4.5 Common Knowledge

There is only one exception to the rule about citing all information learned from others, and that is when that information is considered common knowledge.

General Common Knowledge

General common knowledge is information that most people know.

  • Examples: capital cities, important historical dates and persons, basic mathematics, common sense observations

This information does not need to be cited. However, it is always best to cite something if you aren’t sure if it is common knowledge or not.

Besides general common knowledge, there is also information that is so well known within a field of study that it is considered common knowledge WITHIN this particular field (discipline-specific common knowledge), though it would not be considered common knowledge outside of this field.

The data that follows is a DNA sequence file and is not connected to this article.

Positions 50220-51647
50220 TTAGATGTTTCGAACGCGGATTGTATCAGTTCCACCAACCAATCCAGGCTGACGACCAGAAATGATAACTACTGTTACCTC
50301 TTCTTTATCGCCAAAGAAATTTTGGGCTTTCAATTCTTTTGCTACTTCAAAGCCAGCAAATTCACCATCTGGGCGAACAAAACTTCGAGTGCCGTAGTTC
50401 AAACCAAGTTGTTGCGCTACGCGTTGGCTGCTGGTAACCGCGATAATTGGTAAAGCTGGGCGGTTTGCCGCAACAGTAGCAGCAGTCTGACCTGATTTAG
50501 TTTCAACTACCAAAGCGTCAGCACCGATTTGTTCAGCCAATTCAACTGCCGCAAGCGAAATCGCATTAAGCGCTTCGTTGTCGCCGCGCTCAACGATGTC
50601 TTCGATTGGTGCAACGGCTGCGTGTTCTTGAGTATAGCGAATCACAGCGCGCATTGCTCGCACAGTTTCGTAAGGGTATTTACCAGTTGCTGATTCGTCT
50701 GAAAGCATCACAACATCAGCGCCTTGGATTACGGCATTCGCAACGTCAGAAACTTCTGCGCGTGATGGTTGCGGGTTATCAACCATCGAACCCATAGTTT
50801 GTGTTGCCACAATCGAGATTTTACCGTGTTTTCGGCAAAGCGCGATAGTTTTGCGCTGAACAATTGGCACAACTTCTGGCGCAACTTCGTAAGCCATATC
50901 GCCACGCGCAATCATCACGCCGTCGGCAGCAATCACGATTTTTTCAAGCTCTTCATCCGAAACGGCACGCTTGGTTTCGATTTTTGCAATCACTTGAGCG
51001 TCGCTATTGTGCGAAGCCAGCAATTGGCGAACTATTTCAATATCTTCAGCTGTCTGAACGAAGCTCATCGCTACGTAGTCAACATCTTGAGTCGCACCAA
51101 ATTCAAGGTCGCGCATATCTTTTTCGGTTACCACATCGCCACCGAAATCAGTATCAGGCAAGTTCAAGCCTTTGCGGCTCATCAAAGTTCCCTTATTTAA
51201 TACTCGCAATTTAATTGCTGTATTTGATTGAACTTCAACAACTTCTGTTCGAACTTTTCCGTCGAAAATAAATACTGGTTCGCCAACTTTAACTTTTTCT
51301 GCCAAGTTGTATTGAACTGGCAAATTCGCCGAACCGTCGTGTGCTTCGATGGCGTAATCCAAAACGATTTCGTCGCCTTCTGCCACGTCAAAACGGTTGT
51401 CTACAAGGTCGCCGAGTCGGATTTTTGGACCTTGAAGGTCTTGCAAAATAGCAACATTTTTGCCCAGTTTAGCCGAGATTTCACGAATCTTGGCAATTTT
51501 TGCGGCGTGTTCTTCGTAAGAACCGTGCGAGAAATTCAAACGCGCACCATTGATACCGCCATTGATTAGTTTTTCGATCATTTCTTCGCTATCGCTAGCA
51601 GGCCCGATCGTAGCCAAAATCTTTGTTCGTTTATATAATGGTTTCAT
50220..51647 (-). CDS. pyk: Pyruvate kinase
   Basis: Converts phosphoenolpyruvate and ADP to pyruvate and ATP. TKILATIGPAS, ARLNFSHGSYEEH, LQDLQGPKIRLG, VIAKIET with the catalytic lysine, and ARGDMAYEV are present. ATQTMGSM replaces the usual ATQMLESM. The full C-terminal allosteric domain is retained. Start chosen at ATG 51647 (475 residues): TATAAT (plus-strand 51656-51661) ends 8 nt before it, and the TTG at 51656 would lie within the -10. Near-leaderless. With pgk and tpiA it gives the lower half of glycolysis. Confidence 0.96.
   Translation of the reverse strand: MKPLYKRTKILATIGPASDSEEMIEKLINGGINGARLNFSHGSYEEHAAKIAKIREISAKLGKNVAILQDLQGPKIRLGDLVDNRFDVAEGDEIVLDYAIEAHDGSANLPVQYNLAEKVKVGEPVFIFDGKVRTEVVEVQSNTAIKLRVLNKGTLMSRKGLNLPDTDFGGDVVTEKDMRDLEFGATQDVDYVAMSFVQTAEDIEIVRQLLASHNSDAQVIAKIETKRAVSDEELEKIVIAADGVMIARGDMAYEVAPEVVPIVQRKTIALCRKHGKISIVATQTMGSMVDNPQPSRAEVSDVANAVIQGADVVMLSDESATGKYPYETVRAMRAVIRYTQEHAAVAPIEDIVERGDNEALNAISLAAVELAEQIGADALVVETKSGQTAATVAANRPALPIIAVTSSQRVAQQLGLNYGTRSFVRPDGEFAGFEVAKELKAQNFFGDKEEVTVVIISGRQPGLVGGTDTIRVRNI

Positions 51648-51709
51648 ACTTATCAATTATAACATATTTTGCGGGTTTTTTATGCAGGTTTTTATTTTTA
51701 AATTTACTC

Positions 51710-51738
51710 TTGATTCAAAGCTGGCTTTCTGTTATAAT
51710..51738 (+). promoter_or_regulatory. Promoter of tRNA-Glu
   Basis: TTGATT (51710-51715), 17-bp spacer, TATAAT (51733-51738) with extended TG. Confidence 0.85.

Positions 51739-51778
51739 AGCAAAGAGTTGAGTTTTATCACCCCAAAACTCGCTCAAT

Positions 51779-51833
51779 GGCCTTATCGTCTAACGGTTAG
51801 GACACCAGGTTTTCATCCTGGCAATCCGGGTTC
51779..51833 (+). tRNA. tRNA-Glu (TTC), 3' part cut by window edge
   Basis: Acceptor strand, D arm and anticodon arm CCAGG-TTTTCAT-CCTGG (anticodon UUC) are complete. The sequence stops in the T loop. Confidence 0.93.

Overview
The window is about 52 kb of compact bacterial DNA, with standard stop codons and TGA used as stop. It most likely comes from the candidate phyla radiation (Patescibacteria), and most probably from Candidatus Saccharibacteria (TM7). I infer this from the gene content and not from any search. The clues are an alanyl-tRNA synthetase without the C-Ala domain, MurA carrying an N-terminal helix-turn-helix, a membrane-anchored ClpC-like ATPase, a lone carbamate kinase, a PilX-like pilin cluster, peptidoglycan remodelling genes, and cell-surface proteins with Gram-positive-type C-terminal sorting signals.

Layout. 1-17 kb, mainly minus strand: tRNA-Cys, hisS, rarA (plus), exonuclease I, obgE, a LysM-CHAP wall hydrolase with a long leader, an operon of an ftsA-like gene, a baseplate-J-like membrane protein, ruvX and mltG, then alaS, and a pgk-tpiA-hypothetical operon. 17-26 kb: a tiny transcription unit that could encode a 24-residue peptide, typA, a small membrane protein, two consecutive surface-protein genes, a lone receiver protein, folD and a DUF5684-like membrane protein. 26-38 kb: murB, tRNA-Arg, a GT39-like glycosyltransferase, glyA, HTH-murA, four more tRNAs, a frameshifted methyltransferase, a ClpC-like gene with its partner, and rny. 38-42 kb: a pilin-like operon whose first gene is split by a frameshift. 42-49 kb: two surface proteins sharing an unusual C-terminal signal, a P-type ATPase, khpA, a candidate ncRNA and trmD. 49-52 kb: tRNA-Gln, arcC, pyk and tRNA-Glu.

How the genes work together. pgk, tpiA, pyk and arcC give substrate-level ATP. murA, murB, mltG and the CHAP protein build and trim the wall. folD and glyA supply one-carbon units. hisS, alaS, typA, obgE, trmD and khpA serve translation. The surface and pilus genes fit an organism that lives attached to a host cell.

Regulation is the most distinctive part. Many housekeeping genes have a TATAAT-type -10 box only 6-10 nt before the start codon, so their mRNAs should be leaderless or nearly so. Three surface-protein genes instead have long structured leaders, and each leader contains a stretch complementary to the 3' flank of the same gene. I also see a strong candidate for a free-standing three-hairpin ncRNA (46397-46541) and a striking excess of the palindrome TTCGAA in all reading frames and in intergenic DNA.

Discipline-Specific Common Knowledge

Discipline-specific common knowledge is:

  • Information that is well known only within a specific field of study
  • NOT considered common knowledge outside of the specific discipline

Determining discipline-specific common knowledge can sometimes be tricky, so when in doubt, cite!

Citing too much is much less of a concern than not citing enough, because when you over-cite, you have not misrepresented where the material has come from. If you are unsure if something is common knowledge, it is better to cite it than not.

 

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Academic Integrity Handbook by Donnie Calabrese; Emma Russell; Jasmine Hoover; and Tammy Byrne is licensed under a Creative Commons Attribution-NonCommercial-ShareAlike 4.0 International License, except where otherwise noted.

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